F-35A Lightning II 1:48 Meng Model Probably one of the (if not the) most contentious and publically berated projects since the beginning of aviation over a hundred years ago, the F-35 in its three guises has been a marathon journey from proposal to production and testing, with the first few going into service this decade. Initially named the Joint Strike Fighter (JSF), there were three variants proposed, all of which shared the same overall configuration and look, as well as borrowing technology from the now in-service F-22. Combining a stealthy surface with internal weapons bays, supersonic performance and an in-depth sensor-fusion that provides the pilot with excellent situational awareness and a broader "sense" of the whole battlesphere, the software alone has been a mammoth task. Coupled with the new technologies utilised, and the number of contractors/countries involved, it has gone over time and budget on a number of occasions, with frequent threats and calls to cancel the project in favour of other options. Various customers have also opted in and out of the end-of-project purchase, and numbers of airframes have been chopped and changed by various customers as political wrangling and budget-balancing became involved. Irrespective of the political back and forth, the engineering side of things has progressed through the hurdles, and at the end of 2006 the maiden flight of an A variant was made, followed two years later by the STOVL B variant with its controversial lift fan. Fast-forward to 2015 and the US Marines were happy enough to call it suitable for initial operations. The navalised F-35C will join the fray in 2018 after many issues are resolved around carrier operations. The A variant is the smallest of the three airframes and is aiming to replace the F-16 eventually, although it will have a monster of a job replacing the Falcon in the hearts of aviation enthusiasts, as well as the differences in cost. Great Britain will be taking a number of A and B variants amongst its purchase for "synergy" between forces. Don't you just love management speak? No, me neither. The Kit We've had a couple of kits in this scale of the F-35, with a fairly recent release from another company that I suspect is about to be eclipsed by this brand new tooling from Meng, who have an excellent reputation for quality products. The kit arrives in one of Meng's usual high class boxes with their trademark satin finish, and a handsome painting on the top. On the sides are profiles of the decal choices, as well as an announcement of their collaboration with AK Interactive on new paints specifically to depict the tricky colours of the Radar Absorbent Material (RAM) coatings applied to these and other modern jets. Inside the box are thirteen sprues and two fuselage halves in a dark blue/grey styrene, a clear sprue, a small fret of Photo-Etch (PE) parts, decal sheet, a diminutive instruction booklet, and a colour painting and decaling guide in the same narrow portrait format. First impressions are that unlike the companies that issued F-22 kits in this scale a few years back, Meng have got the balance of raised detail about right, with neither too much nor too little, all of which should look good under paint. Speaking of paint, we'll be reviewing a new set of masks for this kit's complex RAM coatings from Galaxy Model soon, so watch this space. I'll put a link to it when it's live. Parts breakdown seems logical, detail is good, and a set of PE belts are included for the cockpit, which is always nice. Construction begins with this area, with a six-part ejection seat plus the aforementioned belts fitting into the cockpit tub, with only rudder, the two sticks making up the HOTAS control system, plus the instrument panel and coaming added last of all. There is an instrument panel decal for the digital panel that takes up most of the room, which should look good once set within the deep coaming. The gear bays must be built up next, as they will be closed up within the fuselage once complete. The nose gear bay is a single part into which the completed single-wheeled nose gear leg fits, with the scissor-link and retraction jack being separate parts, as well as two more that complete the detail. This can be left off until after painting, happily. The main bays are two-part assemblies, and the main gear legs have separate retraction jacks, links and scissor-links, totalling 6 parts each. Whilst these bays should suffice for a great many, a little additional detail would have been appreciated, as they seem a bit simplified on closer nspection. The weapons bays are both 6-part assemblies that depict the large tubing that runs their entire length, and while they too could be considered a little simplified, once you install the supplied GBU-53 small diameter bombs and their pylons in the bays, you'll probably see very little. The intake trunking is full depth, with the two intakes joining in front of the single fan of the Pratt & Whitney F135 engine, which is a separate part with the fan face moulded in. The exhaust is relatively short, with a one-piece cylindrical trunk with the rear of the engine at the bottom, into which there are two PE mesh parts added, hiding most of what would otherwise be visible. The exhaust petals have excellent detail and finesse, and should be fine for all but the most detail-conscious, slipping over the end of the trunk and locking within the fuselage bottom on two lips. The port and starboard weapons bays, main bays, nose bay and intake trunking all attach to the lower fuselage half, with only the cockpit tub fitting into the upper half. Two pairs of small holes are drilled through the top in the aft section and then the two halves are brought together, with a few small panels added to recesses in front of the cockpit and on the spine, with the option of open or closed refuelling receptacle. Although the airframe has blended wings, they are separate parts, with a healthy overlap on the topside providing excellent strength of the finished article. Leading edge slats and flaps are added to the two-part wings, with holes drilled out for the pylons if you intend to fit them. Breaking the stealthy configuration allows the carriage of more munitions on the two underwing pylons, with a smaller outer pylon able to take addition air-to-air defensive armament of either AIM-9 or AIM-120 missiles. The elevators can be posed at a 10o droop, or in line with the airframe by using one of two inserts on the booms at either side of the exhaust, into which the completed two-part assemblies fix. The twin fins are also two parts each, with the stealthy lumps hiding all the machinery within. Under the fuselage the built-in laser-designator and various other lumps are added, after which you can choose to close up or leave open any combination of bays by adding or leaving off the hinges on some, or choosing the appropriate closed parts for the nose gear. There are a LOT of doors due to the internal weapons carried, but take your time and it'll all come together. In addition, a pair of AIM-120s can be fitted to the main weapons bays on a small pylon adapter, which deploys the weapon as the doors open. The F-35's canopy is quite heavily tinted with a golden hue, and that tint is sadly missing from the kit part. It isn't difficult to replicate however, simply by adding some clear acrylic yellow (or food colouring) to the Klear/Future that you dip the canopy into. There are numerous tutorials online, and I did just this with my Mig-31 Foxhound build a while back. Don't be tempted to sand off those fine canopy frame lines, as they're supposed to be there, and you'd have a devil of a job doing it because they're on the inside of the part! Clarity of the canopy is excellent, and Meng's inclusion of a piece of self-cling foil to the sprue certainly helps keep it that way until you are ready for it. There is an internal plastic frame part that glues inside the clear part, and this should be painted in anticipation of installation, as should the fine framework mentioned earlier. Masking is the way to go here, and while you are working in the area, you might as well paint the inside of the canopy for further realism. Fitting the canopy in the closed position is simply a case of applying glue to the part and pressing it home, while an open canopy requires the installation of four parts in the coaming, as the whole canopy tilts forward for pilot egress. With that the model is ostensibly completed, apart from adding any exterior stores that you might wish to depict. If you don't use the two AIM-120s in the belly, these can be used on the outer wing pylons, as can a pair of AIM-9Xs that sadly aren't included. The main wing pylons are wired for bombs such as the GBU-13, -39, -53 or -54, all of which are detailed in the final diagram that shows their probable location even though these items aren't included in the kit. There is however a new range of aftermarket styrene weapons sets coming from Meng, which may go at least some way toward explaining the dearth in the box. Markings I can almost hear a chorus of "boring grey jet" from some readers (if they haven't tuned out already), and you wouldn't be wrong about the grey part, to an extent at least. Both decal options are painted a dark grey, with some of the raised panels a lighter grey, both of which weather out a little lighter with use, as can be seen on the F-22 that has now seen some active service. Masking those areas would be a chore, and could drive a modeller insane, so look out for my upcoming review of the Galaxy Models mask set in due course. From the box you can build one of the following: F-35A 13-5071 34th FS, 388th FW, USAF piloted by Lt. Col. George Watkins, Hill AFB, 2016 F-35A 11-5033 33rd FW, USAF, piloted by Lance Pilch, Eglin AFB, 2015 The colours are called out in AK Interactive codes, as well as Acrysion Water Based Color, which is a new issue from the Mr Hobby range that dries faster than their existing colours. Decals are by Cartograf, which is a guarantee of good registration, sharpness and colour density, with a thin gloss carrier film cut close to the printed areas. Conclusion If you've got this far, you're clearly in the market for a model of an F-35A, and in my humble opinion this is now the one to get if fit and finish is key to your modelling enjoyment. Casting my eyes over the parts in the box, this is a typical Meng product, so will please many. Of course they have gone into competition with another previously released modern tooling of the subject, but Meng have built up a following by providing excellent kits of sometimes unusual subjects, and I for one am a fan. Very highly recommended. Review sample courtesy of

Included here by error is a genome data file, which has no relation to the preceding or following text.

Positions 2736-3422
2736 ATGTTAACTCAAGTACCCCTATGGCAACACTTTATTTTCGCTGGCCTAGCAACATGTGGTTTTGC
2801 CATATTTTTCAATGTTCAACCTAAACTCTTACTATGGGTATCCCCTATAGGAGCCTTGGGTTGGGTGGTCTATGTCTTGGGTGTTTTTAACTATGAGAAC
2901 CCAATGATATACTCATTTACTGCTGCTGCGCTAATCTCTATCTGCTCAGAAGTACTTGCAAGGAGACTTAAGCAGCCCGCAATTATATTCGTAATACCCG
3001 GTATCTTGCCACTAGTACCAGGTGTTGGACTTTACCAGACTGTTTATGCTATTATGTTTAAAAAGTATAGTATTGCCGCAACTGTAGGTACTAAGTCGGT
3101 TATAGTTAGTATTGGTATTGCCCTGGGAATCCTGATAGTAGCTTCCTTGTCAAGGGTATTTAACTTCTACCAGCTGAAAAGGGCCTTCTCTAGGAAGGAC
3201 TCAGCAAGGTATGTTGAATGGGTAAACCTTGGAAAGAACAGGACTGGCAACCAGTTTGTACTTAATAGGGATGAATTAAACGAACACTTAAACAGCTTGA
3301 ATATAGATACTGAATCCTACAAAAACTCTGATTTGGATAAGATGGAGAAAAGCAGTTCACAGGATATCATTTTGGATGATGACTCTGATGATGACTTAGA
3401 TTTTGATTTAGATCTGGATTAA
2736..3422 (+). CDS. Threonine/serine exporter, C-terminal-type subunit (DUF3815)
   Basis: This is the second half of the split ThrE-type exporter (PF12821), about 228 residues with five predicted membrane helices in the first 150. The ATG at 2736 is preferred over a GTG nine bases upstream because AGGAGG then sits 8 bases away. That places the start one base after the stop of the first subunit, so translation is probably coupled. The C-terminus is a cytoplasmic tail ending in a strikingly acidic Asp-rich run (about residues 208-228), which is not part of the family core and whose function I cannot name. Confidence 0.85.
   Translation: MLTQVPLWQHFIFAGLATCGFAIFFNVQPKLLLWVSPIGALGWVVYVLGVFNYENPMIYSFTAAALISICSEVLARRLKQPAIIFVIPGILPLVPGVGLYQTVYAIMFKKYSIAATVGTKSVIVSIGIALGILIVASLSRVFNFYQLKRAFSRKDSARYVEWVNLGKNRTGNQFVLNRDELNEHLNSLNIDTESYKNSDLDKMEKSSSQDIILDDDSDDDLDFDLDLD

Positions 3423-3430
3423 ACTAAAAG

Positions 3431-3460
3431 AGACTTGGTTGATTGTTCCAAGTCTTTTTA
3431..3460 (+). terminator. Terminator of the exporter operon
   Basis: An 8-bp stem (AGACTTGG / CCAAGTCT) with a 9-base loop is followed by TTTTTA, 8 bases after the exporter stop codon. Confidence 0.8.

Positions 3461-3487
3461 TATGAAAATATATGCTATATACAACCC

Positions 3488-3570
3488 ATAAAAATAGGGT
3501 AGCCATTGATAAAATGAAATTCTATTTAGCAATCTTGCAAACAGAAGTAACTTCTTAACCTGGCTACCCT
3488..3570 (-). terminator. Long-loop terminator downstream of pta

14. Westland Sea King HAS/R 5

    A putty seat cushion makes quite a difference to things, doesn't it?
  15. Hannants?

    This is a minor necro-thread incident. Would have been nice if @Britman had come back with a resolution to his issue though, just so we know
×